• Car Review

Driven: 2020 Hyundai Sonata

By David Undercoffler | December 12, 2019

Autolist rating: 5/5
But would we buy it? Definitely
Price range: $24,330 - $34,230, including destination but before options

Key takeaways

  • Completely redesigned for the 2020 model year, the Sonata does everything well.
  • Offers a base four-cylinder engine or an optional turbo with curiously less power.
  • Crisp and bold styling reminiscent of earlier generation Sonata.
  • Should be at the top of your midsize sedan shopping list.

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What is it?

The Sonata is a midsize sedan from Hyundai. It’s a competitor in the shrinking segment of family sedans that includes the Honda Accord, Toyota Camry, Nissan Altima, Volkswagen Passat, Kia Optima, Mazda6, and the soon-to-be-discontinued Ford Fusion and Chevrolet Malibu.

Within Hyundai’s lineup, the Sonata is larger than the compact Elantra, and the subcompact Accent, the compact Veloster, and the trio of Ioniq hatchbacks (EV, plug-in hybrid, and hybrid).

This 2020 model is an all-new generation that’s been redesigned from the ground up. It’s 1.2 inches lower than the outgoing model, plus 1.8-inches longer overall, one inch wider, and it now has a wheelbase that’s been stretched 1.4-inches.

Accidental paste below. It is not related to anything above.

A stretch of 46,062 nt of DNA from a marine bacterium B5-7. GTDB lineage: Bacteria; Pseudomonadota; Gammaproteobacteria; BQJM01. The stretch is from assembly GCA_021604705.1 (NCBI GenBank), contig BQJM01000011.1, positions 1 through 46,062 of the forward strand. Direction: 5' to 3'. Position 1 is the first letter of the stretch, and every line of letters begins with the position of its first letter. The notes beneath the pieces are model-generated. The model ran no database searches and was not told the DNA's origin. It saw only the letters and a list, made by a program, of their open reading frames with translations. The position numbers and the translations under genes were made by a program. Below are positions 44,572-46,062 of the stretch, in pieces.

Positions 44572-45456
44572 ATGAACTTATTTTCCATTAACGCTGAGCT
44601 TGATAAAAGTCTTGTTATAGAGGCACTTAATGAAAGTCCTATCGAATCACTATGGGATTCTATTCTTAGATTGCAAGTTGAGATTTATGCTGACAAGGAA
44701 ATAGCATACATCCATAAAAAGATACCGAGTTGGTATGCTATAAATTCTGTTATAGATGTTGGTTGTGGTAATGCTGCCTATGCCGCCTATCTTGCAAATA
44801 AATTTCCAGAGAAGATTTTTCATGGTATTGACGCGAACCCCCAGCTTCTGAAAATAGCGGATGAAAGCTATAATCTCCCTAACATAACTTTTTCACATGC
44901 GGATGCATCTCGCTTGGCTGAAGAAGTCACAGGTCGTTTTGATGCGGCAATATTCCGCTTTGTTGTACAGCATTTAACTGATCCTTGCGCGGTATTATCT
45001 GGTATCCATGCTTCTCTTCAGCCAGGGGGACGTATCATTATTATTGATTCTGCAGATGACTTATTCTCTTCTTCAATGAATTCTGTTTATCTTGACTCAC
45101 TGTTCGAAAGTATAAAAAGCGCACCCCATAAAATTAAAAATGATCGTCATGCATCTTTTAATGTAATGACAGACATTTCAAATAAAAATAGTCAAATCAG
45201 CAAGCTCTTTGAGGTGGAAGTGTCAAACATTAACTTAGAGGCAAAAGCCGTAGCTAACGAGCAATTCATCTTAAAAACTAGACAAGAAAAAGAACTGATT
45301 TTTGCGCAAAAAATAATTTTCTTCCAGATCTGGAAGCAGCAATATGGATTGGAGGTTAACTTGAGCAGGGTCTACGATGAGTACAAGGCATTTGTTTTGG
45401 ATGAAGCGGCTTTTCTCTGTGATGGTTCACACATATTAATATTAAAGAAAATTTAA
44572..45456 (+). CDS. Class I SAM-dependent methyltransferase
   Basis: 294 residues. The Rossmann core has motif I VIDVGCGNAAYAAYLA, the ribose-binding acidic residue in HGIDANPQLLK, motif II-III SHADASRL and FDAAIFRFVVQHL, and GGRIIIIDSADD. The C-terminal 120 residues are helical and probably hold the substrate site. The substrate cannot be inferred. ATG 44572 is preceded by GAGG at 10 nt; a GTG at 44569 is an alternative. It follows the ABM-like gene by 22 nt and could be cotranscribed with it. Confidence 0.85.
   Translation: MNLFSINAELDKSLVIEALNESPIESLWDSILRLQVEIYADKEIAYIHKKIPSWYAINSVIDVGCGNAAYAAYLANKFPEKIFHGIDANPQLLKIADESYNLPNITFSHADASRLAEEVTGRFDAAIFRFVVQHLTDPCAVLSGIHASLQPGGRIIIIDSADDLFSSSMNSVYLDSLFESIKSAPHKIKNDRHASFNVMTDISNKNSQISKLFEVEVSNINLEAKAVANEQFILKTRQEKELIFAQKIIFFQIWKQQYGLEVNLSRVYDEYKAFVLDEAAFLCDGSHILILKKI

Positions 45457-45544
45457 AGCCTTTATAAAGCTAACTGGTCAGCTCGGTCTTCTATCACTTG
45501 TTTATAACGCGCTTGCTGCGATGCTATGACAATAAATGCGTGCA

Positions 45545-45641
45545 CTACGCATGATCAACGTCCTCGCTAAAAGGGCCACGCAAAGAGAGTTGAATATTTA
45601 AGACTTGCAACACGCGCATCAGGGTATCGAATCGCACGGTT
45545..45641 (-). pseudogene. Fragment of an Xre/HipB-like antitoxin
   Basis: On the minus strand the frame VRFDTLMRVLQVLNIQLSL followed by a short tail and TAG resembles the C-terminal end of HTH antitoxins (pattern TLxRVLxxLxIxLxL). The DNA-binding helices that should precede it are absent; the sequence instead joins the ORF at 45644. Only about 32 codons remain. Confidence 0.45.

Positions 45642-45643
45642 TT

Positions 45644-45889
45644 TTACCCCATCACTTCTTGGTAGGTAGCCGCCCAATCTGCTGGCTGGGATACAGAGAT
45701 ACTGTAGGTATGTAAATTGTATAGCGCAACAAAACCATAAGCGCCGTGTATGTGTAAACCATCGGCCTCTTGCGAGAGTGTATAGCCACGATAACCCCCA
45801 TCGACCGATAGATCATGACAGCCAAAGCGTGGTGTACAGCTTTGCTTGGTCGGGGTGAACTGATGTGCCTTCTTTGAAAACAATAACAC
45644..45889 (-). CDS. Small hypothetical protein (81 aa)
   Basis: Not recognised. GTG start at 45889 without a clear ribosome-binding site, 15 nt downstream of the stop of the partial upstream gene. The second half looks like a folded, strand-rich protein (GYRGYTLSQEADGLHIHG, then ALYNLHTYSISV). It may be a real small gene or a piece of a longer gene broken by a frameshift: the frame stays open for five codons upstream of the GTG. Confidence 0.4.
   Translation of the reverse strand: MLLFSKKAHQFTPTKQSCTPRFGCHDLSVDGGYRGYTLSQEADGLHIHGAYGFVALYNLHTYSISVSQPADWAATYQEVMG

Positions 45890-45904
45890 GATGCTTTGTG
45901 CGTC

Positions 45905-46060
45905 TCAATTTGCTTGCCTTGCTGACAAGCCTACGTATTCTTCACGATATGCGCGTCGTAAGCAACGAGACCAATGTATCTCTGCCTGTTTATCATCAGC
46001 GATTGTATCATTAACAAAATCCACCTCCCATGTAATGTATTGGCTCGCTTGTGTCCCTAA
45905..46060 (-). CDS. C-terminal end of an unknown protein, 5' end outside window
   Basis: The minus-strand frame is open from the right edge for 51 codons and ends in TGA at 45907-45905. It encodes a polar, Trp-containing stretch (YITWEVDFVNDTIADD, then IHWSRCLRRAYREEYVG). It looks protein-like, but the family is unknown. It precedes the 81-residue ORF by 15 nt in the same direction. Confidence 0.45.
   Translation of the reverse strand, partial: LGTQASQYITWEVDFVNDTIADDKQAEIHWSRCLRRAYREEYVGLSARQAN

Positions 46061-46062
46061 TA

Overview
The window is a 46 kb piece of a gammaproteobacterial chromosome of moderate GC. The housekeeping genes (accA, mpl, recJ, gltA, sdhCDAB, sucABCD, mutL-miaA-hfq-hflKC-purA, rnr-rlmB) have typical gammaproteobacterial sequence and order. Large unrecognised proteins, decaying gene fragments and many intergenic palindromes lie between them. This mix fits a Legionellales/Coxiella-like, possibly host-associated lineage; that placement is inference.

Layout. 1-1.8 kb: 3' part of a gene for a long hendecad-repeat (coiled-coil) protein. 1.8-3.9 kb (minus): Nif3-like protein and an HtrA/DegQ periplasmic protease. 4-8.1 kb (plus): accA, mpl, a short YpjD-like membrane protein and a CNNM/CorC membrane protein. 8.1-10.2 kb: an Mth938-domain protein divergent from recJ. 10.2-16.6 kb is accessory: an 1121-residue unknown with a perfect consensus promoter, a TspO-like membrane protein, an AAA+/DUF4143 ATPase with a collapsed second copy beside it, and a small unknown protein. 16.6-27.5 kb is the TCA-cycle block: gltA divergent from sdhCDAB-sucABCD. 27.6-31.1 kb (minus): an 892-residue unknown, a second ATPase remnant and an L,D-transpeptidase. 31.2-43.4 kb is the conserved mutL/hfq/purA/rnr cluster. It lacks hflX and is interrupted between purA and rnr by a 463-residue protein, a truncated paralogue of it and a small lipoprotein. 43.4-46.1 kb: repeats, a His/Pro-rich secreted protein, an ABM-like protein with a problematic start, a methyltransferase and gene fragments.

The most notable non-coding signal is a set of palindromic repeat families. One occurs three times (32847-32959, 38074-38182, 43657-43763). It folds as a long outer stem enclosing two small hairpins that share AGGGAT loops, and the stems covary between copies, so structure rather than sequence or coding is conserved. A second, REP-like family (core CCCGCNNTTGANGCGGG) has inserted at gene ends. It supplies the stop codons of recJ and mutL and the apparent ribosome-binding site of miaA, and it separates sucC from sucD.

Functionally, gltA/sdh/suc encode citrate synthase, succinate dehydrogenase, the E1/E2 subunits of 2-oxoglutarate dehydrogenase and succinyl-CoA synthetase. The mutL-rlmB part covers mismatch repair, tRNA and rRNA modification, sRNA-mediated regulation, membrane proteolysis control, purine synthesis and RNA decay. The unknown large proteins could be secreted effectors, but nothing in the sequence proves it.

There are currently two powertrains available across four trim levels.

The base SE and mid-level SEL trims come with a naturally-aspirated 2.5-liter, four-cylinder engine that makes 191 horsepower and 181 pound-feet of torque. It’s paired with an eight-speed automatic transmission.

The rest of the lineup in the Sonata family consists of the SEL Plus and the Limited. These versions come with a 1.6-liter turbocharged four-cylinder engine that makes 180 horsepower and 195 pound-feet of torque. It’s also front-wheel-drive only and also comes with an eight-speed automatic transmission.

Late next year (2020), Hyundai will introduce the Sonata N-Line. This performance-oriented model will serve as a more powerful answer to higher-output turbo engines and V6 variants of rivals like the Accord, Camry, and Altima. It will have a 2.5-liter, turbocharged four-cylinder engine and an eight-speed dual-clutch transmission with paddle shifters.

This N-Line model will have about 290 horsepower and 310 pound-feet of torque, plus a variety of upgrades including a retuned and lowered suspension, larger brakes, and various cosmetic upgrades to the interior and exterior.

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A Sonata Hybrid is expected to go on sale in 2020 and should pack a solar roof that will generate an additional 800 miles of power each year, provided it gets six hours of sunlight a day.


What’s good?

TLDR: Stylish, spacious, savvy.